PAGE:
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Lance Armstrong Claims The U.S. Government Should Have Known He Was Doping And Stopped Sponsoring Him
Today in “Boy, Lance Armstrong has some balls, huh?” (which is ironic, because his balls are likely very small at this point), we bring you the
Tour de France winner’s defense of the false claims lawsuit that the U.S. government filed against him.
Everyone hates Lance Armstrong. If you want to pile on the guy, the timing has never been better. And that’s good news for the U.S. Department of Justice, which today joined a suit against Armstrong originally filed by former teammate Floyd Landis, alleging Armstrong defrauded the government through leading a doping program among U.S. cyclists. But is the government’s involvement a good thing?
Lance Armstrong May Soon Find Out That There Are Consequences To Bullying, Thanks To A Criminal Investigation
Things have been bad for Lance Armstrong lately, but at least it seemed like he was going to get away with the whole “being an awful bully” thing. That’s not the case anymore: he’s under criminal investigation. Details, after the jump.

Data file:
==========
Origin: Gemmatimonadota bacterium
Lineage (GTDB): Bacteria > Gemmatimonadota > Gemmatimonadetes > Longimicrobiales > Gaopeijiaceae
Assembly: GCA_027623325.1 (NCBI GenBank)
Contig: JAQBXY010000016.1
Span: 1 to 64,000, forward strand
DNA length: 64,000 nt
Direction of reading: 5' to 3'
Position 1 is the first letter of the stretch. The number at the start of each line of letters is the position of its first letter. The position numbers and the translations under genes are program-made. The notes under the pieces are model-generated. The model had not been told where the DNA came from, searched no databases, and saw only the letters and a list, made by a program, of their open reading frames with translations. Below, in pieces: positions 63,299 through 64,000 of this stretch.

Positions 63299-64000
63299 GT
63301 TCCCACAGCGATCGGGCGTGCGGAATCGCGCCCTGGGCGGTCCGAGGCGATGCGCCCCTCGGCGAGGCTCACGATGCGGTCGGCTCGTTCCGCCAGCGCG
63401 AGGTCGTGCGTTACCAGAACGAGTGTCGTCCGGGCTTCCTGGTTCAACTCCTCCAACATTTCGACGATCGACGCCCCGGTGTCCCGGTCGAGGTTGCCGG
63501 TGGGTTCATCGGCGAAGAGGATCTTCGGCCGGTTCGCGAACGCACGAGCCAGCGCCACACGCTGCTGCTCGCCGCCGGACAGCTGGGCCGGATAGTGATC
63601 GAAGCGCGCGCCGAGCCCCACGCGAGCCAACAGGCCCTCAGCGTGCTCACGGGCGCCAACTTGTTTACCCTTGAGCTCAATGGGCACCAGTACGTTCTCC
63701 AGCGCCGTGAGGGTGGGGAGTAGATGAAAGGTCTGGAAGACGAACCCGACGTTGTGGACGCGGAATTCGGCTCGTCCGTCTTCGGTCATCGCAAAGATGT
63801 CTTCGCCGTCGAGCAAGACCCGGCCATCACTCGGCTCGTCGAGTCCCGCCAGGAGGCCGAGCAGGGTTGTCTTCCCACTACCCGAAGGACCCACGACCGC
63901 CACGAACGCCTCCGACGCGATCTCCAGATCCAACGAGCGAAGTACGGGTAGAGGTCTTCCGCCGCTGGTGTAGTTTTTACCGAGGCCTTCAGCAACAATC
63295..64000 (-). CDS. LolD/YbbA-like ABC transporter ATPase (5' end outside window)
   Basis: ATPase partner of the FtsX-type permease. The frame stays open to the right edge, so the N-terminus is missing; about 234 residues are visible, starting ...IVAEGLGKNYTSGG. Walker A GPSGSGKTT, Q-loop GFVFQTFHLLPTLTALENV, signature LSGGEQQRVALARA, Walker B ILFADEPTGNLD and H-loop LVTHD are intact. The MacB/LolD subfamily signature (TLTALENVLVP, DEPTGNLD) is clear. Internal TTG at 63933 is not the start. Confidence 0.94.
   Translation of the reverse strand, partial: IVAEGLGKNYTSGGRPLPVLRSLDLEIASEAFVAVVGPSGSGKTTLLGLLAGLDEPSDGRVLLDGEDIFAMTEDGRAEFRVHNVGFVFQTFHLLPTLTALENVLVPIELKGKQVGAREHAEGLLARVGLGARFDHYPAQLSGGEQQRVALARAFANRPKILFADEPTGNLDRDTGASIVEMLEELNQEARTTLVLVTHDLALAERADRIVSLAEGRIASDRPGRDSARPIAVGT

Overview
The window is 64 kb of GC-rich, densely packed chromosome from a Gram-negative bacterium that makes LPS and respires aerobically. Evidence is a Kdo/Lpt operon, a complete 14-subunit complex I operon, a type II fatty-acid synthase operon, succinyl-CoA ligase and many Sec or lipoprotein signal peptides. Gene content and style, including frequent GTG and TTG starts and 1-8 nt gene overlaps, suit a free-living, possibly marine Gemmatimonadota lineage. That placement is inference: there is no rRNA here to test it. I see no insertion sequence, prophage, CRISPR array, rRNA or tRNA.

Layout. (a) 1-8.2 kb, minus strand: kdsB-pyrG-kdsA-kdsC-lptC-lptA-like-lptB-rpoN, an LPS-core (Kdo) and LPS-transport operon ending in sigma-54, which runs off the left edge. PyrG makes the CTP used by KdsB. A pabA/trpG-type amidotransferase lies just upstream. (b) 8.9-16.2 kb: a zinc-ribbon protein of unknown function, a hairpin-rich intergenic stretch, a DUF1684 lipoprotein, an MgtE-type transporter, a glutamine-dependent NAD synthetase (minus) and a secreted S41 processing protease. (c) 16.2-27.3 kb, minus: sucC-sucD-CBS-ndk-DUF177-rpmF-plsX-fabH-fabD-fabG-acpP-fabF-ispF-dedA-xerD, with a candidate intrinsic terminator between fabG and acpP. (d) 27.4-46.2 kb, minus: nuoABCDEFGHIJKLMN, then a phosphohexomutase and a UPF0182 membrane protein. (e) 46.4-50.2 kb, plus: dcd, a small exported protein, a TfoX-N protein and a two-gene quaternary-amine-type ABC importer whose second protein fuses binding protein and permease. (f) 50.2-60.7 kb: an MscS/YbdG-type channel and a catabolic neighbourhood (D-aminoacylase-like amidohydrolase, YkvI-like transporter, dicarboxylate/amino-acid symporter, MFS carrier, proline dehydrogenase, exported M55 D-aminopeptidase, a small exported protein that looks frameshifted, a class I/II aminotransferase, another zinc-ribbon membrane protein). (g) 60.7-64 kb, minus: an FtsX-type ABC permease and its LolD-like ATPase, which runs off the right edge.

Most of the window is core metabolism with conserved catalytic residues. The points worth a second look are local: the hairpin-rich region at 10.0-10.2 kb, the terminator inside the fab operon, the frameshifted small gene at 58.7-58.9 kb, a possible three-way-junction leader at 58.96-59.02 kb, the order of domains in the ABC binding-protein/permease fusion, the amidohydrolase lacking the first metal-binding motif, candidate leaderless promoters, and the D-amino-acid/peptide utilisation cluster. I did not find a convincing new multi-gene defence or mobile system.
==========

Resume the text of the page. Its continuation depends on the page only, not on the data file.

What Happened Last Night: LeBron James Played Basketball Well, The Cardinals Got A Coach, And Lance Armstrong Talked
Yeah, much of last night was dominated by a guy everyone hates talking about why everyone hates him, but there was also more fun stuff happening. Stuff like a pretty damn awesome Heat-Lakers game. Let’s break it all down.
Part One Of The Lance Armstrong Interview Is Airing Now, If You’re Still Into That Sort Of Thing [Video]
Per Rick Reilly’s own admission, he’s been defending Lance Armstrong for years. In spite of the boatloads of accusations and evidence, Reilly has lived by Lance’s word – which, of course, seems ironic, when Armstrong’s word was the only thing standing between himself and a guilty juicing verdict. Well that and a ton of passed drug tests, but athletes circumventing drug tests isn’t anything new these days.
Over the weekend, reports came out that Lance Armstrong would admit to doping in an interview with Oprah Winfrey. The interview, however, was preempted by a brief Armstrong visit to Livestrong, the foundation from which he resigned in November. According to an anonymous source, Armstrong apologized and shed a few tears, but did not admit to doping outright.
From Fox News: “The legendary cyclist’s decision to admit to Oprah Winfrey that he used illegal performance-enhancing drugs to dominate the sport could cost him far more than his reputation, as a host of parties are queuing up to sue the fallen cycling star who made millions for himself and his cancer charity.”